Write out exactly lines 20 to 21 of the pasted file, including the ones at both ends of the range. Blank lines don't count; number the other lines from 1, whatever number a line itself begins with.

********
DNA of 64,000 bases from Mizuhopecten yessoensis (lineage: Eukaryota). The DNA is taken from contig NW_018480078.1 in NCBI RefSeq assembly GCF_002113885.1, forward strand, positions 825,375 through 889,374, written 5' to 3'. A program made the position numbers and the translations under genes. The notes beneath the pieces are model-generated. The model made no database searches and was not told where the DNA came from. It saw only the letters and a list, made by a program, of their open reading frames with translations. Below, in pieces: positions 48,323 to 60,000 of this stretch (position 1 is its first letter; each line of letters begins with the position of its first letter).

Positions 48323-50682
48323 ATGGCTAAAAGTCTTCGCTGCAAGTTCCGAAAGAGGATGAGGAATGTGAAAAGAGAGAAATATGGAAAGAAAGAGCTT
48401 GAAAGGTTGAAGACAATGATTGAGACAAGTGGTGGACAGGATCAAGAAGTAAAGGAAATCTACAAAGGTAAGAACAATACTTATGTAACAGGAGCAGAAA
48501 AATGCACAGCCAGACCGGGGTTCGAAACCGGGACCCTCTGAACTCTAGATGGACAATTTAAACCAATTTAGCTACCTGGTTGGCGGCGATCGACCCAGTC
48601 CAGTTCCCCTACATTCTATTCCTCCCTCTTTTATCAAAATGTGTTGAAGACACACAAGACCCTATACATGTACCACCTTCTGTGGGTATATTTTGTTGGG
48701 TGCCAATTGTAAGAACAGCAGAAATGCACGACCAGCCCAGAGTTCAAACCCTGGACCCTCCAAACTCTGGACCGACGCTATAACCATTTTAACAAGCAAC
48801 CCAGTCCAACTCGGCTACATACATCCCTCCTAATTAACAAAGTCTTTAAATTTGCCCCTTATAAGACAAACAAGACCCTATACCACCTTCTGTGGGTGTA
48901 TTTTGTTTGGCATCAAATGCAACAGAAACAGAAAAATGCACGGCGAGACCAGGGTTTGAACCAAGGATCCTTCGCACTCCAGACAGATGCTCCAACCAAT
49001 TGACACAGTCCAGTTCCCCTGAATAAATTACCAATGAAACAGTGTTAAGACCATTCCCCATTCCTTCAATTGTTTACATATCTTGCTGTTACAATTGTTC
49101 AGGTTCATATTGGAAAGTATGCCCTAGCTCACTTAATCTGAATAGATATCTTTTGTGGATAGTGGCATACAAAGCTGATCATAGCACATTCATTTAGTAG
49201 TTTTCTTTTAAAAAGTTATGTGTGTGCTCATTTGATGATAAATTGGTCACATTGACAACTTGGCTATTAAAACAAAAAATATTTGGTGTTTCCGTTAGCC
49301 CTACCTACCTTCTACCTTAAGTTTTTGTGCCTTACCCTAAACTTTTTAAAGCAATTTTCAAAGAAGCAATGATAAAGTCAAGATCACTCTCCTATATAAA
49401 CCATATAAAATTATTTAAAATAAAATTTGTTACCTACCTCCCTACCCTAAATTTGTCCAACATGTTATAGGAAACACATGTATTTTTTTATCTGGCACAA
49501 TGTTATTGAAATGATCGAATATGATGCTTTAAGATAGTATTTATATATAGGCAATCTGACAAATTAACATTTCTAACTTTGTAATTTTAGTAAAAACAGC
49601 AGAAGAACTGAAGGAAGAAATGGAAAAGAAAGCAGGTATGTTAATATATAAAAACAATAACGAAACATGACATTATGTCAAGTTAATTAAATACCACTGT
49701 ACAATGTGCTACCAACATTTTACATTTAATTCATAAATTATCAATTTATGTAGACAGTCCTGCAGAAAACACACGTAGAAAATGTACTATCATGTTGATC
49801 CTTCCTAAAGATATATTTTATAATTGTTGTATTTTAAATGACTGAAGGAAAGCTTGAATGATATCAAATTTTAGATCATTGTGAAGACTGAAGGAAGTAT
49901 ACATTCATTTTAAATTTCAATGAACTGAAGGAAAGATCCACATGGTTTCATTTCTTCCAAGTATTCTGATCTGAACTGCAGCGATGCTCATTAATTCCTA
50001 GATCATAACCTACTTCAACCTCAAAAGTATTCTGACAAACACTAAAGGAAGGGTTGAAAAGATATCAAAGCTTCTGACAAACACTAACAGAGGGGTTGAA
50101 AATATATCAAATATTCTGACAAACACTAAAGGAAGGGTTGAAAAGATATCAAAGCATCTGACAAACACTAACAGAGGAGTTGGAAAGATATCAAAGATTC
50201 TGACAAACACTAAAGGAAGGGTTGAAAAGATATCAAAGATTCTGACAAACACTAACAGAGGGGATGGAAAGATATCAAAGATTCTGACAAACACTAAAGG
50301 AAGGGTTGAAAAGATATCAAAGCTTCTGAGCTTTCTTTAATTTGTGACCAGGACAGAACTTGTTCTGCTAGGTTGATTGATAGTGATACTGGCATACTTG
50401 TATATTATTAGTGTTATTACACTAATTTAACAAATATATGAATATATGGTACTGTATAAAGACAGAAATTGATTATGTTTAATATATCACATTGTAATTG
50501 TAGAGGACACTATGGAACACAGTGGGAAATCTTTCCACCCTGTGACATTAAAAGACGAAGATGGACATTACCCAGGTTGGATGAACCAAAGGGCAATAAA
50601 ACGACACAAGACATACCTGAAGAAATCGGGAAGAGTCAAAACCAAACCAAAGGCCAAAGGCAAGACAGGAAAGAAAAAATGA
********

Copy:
50001 GATCATAACCTACTTCAACCTCAAAAGTATTCTGACAAACACTAAAGGAAGGGTTGAAAAGATATCAAAGCTTCTGACAAACACTAACAGAGGGGTTGAA
50101 AATATATCAAATATTCTGACAAACACTAAAGGAAGGGTTGAAAAGATATCAAAGCATCTGACAAACACTAACAGAGGAGTTGGAAAGATATCAAAGATTC